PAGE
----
A Native Hawaiian whose lineage could be traced through both the Kamehameha and Kaumualii dynasties, Mary Kaumana Widemann (1833-1899) was born at Anahola, Kauai, and would, in the course of her life, become one of the most highly esteemed residents of Honolulu, whose character endeared her to all her acquaintances.
Her German-born husband, Herman A. Widemann (1822-1899), whom she married on Kauai in 1854, and with whom she would have two sons and seven daughters, became sheriff of Kauai in that same year. A year later, he was elected to the Hawaiian Legislature from Kauai.
Widemann then purchased lands in Halehaka and Huleia valleys in 1856, upon which he founded Grove Farm Plantation, which he sold in 1870 to George Norton Wilcox — who, in turn, built it into a profitable enterprise.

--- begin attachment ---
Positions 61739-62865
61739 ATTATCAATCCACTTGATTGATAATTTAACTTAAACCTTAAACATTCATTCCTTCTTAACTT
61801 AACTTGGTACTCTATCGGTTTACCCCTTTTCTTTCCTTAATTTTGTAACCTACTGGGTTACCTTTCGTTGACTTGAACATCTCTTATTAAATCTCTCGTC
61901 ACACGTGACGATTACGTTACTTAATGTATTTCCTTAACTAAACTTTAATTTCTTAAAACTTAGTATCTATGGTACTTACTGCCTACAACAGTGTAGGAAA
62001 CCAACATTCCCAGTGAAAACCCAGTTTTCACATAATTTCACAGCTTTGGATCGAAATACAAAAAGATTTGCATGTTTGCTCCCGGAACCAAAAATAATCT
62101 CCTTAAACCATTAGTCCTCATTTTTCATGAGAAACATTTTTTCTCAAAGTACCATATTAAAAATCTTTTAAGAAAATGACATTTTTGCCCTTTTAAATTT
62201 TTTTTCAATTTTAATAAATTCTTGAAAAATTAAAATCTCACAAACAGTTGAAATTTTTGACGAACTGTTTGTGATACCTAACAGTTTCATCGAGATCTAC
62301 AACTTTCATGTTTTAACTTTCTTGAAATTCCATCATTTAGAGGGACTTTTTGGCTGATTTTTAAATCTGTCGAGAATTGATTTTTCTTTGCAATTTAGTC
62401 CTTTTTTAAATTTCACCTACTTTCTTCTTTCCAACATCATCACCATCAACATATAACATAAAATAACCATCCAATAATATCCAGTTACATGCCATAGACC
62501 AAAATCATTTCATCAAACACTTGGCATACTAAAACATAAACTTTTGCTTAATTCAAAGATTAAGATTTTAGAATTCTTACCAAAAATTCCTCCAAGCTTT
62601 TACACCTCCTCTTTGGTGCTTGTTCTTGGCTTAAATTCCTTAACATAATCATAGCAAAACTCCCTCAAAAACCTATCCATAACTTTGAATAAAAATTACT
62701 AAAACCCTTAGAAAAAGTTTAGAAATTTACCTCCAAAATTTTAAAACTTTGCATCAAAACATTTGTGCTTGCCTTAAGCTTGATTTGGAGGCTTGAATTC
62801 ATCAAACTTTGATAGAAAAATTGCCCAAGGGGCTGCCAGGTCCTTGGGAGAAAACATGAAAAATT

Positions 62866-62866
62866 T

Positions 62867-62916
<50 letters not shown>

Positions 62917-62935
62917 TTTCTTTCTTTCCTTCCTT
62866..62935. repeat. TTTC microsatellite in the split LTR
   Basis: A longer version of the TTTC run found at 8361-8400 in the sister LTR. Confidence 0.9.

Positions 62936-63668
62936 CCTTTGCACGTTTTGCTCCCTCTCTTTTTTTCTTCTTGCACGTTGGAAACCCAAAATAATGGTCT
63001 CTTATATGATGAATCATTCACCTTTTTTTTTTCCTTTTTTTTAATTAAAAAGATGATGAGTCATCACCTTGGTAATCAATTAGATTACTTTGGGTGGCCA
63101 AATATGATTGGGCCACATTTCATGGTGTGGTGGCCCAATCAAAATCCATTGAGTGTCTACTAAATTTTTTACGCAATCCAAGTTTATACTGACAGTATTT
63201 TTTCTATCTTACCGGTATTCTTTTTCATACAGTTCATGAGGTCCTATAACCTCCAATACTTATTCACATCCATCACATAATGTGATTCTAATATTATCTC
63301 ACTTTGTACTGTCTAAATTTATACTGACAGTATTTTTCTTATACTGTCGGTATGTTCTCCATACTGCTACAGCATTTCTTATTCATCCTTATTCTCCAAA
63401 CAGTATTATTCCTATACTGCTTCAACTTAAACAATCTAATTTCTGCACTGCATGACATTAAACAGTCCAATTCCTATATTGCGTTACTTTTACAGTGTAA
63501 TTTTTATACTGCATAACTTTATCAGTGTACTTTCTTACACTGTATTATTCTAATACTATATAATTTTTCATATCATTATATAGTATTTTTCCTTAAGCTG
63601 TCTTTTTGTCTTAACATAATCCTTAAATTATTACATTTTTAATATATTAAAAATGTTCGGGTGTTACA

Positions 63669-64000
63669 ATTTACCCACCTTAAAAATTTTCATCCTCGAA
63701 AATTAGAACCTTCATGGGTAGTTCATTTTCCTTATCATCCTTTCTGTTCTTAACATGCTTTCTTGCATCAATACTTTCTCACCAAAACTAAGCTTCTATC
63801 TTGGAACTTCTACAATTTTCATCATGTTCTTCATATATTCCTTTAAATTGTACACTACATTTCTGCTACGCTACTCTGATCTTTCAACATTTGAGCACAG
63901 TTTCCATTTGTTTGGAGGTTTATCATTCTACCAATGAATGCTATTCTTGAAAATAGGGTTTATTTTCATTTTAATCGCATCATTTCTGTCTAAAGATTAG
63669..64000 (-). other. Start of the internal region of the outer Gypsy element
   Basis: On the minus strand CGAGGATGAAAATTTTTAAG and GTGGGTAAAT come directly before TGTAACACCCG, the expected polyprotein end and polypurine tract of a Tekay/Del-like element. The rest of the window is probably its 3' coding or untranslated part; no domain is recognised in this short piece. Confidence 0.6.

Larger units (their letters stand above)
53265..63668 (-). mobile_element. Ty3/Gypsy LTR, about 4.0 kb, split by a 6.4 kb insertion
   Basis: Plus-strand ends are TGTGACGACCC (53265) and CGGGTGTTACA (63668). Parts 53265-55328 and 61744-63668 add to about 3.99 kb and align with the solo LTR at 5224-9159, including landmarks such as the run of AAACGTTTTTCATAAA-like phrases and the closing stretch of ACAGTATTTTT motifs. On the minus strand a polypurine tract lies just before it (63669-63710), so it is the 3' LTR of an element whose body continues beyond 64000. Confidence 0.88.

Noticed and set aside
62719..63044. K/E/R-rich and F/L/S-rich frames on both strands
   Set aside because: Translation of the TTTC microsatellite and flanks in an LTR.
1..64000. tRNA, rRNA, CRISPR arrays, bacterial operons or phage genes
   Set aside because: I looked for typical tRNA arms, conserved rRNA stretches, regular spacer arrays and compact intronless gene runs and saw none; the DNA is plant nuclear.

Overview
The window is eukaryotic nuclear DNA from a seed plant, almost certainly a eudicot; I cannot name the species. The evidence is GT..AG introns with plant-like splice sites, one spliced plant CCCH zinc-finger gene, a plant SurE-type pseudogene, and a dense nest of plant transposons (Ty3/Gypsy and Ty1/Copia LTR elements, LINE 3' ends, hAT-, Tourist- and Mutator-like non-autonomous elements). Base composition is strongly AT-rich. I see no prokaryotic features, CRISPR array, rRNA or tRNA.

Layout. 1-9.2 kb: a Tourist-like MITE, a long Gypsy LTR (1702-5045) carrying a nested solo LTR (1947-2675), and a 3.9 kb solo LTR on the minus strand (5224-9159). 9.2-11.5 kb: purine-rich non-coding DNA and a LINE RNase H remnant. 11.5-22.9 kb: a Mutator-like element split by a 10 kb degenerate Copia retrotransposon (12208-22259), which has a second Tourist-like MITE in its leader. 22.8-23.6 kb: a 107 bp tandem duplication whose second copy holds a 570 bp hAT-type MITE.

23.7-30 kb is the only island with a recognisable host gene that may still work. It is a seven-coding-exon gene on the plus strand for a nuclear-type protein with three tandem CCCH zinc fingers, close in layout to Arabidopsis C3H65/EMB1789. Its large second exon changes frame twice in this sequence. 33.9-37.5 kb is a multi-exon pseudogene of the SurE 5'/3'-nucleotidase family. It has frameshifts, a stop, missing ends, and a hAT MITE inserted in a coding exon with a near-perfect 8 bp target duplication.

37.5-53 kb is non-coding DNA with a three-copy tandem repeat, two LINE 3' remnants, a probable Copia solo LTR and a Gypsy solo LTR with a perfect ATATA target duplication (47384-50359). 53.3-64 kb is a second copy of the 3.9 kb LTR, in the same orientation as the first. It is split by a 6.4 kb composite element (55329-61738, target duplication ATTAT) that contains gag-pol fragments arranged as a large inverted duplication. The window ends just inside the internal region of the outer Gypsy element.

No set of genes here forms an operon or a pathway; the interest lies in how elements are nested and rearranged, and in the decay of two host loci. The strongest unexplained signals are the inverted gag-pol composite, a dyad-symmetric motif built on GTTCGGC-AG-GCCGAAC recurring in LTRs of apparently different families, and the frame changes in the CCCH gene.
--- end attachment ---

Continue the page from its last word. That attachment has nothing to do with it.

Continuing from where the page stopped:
Hermann Widemann was appointed Circuit Judge of Kauai in 1863, and thereafter served on the Supreme Court and in the Cabinet of the Hawaiian Kingdom.
Mrs. Widemann died in San Francisco on Christmas Eve, 1899, under heart-rending circumstances.
She’d been visiting in San Francisco at the home of her son, H.A. Widemann, and was decorating a Christmas tree, along with other members of her family, when she retired to her room, apparently fatigued.
Her daughter, Mrs. F.W. Macfarlane, followed her soon afterward and asked if she was feeling well, to which she replied that she was not ill, but only wished to be left alone for a while.
However, Mrs. Macfarlane was not convinced and insisted on sending for a doctor, to which Mrs. Widemann remarked, “Leave me alone. I want to be with my husband.”
Shortly after the physician arrived, Mrs. Widemann was seized with a spasm and died within five minutes, her death being attributed to a heart attack.
In February 1900, she was buried at Oahu Cemetery with her husband, who’d died in February 1899.